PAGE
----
Statistic estimation of cell compressibility based on acoustophoretic separation data

Fabio Garofalo*, Andreas Lenshof, Anke Urbansky, Franziska Olm, Alexander C. Bonestroo, Lars Ekblad, Stefan Scheding, Thomas Laurell

*Corresponding author for this work

Research output: Contribution to journalArticleAcademicpeer-review


We present a new experimental method that measures the compressibility of phenotype-specific cell populations. This is done by performing statistical analysis of the cell counts from the outlets of an acoustophoresis chip as a function of the increasing actuator voltage (i.e. acoustic energy density) during acoustophoretic separation. The theoretical separation performance curve, henceforth, Side-Stream Recovery (SSR), vs the piezo-actuator voltage (V) is derived by moment analysis of a one-dimensional model of acoustophoresis separation, accounting for distributions of the cell or microparticle properties and the system parameters (hydrodynamics, radiation force, drag enhancement, and acoustic streaming). The acoustophoretic device is calibrated with polymer microbeads of known properties by fitting the experimental SSR with the theoretical SSR , in which the acoustic energy density is considered proportional to the squared voltage, i.e. Eac=αV2. The fitting parameter α for the calibration procedure is the device effectivity, reflecting the efficiency in performing acoustophoretic microparticle displacement. Once calibrated, the compressibility of unknown cells is estimated by fitting experimental SSR cell data points with the theoretical SSR curve. In this procedure, the microparticle compressibility is the fitting parameter. The method is applied to estimate the compressibility of a variety of cell populations showing its utility in terms of rapid analysis and need for minute sample amounts.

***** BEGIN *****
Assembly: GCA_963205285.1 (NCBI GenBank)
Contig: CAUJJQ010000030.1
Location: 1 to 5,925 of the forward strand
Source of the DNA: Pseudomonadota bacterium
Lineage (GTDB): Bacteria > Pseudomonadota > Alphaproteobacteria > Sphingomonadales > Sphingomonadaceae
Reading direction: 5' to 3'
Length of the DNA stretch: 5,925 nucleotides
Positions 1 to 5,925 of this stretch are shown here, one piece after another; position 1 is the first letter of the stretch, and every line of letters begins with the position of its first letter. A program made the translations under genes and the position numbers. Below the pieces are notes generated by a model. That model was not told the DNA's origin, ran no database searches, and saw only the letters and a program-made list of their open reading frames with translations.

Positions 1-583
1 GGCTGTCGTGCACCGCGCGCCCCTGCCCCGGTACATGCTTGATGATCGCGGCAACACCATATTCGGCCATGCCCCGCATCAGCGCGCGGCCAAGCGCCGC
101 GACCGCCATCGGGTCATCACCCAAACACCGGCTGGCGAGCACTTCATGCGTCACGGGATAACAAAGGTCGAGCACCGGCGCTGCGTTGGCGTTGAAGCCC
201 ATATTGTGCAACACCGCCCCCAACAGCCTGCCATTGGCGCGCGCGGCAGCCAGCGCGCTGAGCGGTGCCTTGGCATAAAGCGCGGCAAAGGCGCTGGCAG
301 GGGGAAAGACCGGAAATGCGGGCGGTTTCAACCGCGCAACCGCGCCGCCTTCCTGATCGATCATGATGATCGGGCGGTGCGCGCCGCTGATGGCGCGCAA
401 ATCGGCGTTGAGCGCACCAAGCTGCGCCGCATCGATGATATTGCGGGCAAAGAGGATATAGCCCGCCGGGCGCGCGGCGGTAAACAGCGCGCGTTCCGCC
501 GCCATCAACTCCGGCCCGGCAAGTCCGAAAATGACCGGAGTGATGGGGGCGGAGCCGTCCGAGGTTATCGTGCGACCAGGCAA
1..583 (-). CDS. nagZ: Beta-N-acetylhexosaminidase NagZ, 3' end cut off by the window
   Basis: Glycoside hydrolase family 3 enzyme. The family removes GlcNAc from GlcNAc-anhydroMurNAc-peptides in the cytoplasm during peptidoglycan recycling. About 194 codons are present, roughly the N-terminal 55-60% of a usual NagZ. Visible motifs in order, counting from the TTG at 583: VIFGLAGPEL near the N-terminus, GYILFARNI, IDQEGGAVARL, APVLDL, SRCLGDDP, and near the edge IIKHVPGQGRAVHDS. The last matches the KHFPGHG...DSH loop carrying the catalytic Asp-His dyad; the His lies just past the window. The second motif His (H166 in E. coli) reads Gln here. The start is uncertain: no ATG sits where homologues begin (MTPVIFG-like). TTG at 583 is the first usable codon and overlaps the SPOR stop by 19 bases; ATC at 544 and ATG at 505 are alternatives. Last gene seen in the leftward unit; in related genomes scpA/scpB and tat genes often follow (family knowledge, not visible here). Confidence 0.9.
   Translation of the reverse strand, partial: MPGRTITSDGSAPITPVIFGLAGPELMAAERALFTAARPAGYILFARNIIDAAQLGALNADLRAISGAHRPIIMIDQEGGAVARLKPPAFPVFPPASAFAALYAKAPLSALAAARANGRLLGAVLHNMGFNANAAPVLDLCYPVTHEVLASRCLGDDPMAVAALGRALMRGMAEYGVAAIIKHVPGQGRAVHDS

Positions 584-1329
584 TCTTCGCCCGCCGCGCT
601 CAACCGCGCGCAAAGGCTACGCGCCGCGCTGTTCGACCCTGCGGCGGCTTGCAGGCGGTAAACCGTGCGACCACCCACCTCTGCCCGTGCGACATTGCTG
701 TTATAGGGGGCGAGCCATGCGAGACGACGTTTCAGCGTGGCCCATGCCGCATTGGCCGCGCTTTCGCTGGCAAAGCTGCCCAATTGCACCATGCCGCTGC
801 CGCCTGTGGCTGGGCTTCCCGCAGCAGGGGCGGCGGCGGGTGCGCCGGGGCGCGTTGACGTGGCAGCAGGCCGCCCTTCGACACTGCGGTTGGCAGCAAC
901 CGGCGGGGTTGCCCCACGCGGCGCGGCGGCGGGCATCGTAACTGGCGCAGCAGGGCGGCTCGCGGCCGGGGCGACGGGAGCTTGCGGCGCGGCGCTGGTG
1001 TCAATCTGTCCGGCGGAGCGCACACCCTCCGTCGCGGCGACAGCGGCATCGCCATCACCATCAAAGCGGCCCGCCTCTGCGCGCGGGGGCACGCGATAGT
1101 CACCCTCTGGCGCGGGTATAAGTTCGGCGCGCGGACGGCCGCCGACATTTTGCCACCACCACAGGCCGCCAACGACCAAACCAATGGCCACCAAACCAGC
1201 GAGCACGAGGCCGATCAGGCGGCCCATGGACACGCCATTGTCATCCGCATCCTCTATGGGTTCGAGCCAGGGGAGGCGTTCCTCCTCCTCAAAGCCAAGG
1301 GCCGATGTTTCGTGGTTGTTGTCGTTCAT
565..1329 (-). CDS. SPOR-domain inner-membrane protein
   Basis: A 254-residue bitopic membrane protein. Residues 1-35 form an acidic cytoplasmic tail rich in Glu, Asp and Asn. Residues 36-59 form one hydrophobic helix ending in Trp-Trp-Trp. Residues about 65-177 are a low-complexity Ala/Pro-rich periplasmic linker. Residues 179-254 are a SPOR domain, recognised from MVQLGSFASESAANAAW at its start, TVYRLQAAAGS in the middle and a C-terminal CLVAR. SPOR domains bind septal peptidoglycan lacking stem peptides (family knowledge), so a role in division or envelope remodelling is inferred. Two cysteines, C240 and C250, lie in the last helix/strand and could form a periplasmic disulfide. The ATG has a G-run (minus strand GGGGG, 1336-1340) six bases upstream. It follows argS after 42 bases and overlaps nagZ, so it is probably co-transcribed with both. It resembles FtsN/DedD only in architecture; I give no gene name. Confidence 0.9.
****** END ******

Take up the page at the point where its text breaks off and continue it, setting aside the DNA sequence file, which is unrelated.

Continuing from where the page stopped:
Original languageEnglish
Article number64
JournalMicrofluidics and nanofluidics
Issue number8
Publication statusPublished - 1 Aug 2020


  • Acoustofluidics
  • Acoustophoresis
  • Dispersion
  • Measurements
  • Microparticle compressibility
  • Statistics

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